News: Insurers warn of rising cost of climate change

Home cover hike; unwed couples; child trust funds; endowments
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The Independent Online

The annual global cost to insurers - much of which is passed on to customers in higher premiums - could rise to £15bn by 2080.

But this bill could be reduced if governments were to cut carbon emissions, improve coastal and flood defences, and develop weather-proof buildings, the ABI concluded in a new report.

Incidences of flooding were the biggest single climate-related factor behind the rising cost of property insurance in the UK, the ABI found.

Boscastle, in Cornwall, and Carlisle have both suffered severe flash floods in the past 12 months. Damage ran into tens of millions of pounds, quite apart from the human misery inflicted.

End of the affair

Cohabiting couples on the verge of splitting could have their financial pain eased thanks to new government guidelines.

Advicenow.org.uk, a legal advice website backed by the Government, published a "breaking-up checklist" last week to make cohabitees aware of their legal status. This focused on how to resolve shared mortgages, bank accounts and debts. For example, joint bank accounts should be closed as soon as possible, as both partners remain legally responsible for debts subsequently run up.

The online checklist is part of the Living Together campaign, funded by the Department for Constitutional Affairs, aimed at dispelling the popular myth that so-called common-law marriages have legal recognition.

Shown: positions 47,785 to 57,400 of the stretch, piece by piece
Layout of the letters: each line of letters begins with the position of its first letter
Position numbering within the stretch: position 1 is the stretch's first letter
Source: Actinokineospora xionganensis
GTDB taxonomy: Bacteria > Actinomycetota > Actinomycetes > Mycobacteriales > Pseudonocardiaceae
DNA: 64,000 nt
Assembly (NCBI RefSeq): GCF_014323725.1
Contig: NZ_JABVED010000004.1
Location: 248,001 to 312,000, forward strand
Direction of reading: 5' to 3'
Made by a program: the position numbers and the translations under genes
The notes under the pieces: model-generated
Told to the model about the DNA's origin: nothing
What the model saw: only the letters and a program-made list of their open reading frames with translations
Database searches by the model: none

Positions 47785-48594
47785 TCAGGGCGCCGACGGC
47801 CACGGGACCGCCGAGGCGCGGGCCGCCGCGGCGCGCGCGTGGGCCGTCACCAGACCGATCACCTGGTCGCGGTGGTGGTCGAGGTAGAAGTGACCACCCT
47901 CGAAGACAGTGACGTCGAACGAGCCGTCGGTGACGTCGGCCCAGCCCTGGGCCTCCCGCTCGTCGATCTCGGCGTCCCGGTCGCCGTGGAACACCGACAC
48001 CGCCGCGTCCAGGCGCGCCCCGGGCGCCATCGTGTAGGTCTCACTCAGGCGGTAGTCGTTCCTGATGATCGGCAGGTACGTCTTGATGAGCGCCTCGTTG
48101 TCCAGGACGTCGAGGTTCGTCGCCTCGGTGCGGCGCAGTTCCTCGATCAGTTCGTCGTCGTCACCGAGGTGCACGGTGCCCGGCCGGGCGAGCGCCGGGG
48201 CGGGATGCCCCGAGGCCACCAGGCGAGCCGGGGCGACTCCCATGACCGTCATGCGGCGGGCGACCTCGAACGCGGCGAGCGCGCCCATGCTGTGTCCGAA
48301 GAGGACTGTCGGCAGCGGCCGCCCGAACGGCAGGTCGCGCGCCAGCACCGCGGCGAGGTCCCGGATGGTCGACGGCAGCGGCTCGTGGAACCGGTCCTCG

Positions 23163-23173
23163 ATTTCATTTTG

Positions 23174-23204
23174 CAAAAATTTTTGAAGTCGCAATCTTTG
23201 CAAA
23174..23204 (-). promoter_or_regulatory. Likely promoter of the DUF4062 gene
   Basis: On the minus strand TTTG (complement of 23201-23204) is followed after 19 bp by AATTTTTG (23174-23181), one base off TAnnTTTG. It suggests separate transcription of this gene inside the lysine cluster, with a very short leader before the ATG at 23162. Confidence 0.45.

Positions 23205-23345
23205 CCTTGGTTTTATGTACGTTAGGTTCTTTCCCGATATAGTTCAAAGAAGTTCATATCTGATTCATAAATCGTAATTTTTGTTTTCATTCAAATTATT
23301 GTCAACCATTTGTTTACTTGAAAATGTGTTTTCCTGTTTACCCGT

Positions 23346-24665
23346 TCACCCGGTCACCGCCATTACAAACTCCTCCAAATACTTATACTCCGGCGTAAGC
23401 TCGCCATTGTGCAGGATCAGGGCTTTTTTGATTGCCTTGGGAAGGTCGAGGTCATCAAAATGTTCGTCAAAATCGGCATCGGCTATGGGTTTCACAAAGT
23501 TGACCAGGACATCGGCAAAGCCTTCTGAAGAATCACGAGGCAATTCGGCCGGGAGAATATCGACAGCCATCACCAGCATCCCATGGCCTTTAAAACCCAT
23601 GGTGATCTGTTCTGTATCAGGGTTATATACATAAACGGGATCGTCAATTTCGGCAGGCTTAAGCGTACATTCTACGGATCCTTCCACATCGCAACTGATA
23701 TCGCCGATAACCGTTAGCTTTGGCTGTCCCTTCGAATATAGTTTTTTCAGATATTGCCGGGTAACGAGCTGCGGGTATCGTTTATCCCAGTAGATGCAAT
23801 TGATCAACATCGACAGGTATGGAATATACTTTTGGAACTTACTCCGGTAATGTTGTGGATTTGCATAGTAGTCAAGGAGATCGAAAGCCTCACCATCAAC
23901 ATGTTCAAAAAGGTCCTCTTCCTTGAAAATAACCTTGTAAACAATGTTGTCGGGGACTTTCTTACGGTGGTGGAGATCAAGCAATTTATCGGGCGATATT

While the law is clear about the division of married couples' assets, this is not the case for their unmarried counterparts. The Law Commission is soon to begin a review of the rights of such couples in England and Wales.

Baby vouchers for all

The first child trust fund (CTF) to comply with Islamic Sharia law, which prohibits the payment of interest, is to be launched in September. Children of Muslim parents who observe the law have not been able to benefit from a £250 CTF voucher so far. However, the Children's Mutual friendly society has devised a fund investing in companies pre-approved by a board of Islamic scholars. To date, barely one in three eligible families in the UK have invested their children's vouchers.

The Advertising Standards Authority last week criticised as "misleading" a CTF advert which it said failed to make clear that the value of a stakeholder CTF could go down, not just up.

Mortgage misery

Complaints about endowment policies have risen to record levels and now make up two thirds of all disputes involving the financial services industry, the Financial Ombudsman Service said.

The Ombudsman investigated 70,000 new mis-selling complaints in the last financial year - equivalent to 1,300 a week, and up from 300 a week in 2001. Even more are expected this year.

Millions of homeowners took out endowment policies to pay off mortgages in the 1980s and 1990s but many now face shortfalls.

One problem has been the failure of lenders to deal with endowment complaints properly. In May, the Financial Services Authority fined Abbey £800,000 over its mishandling of such complaints.

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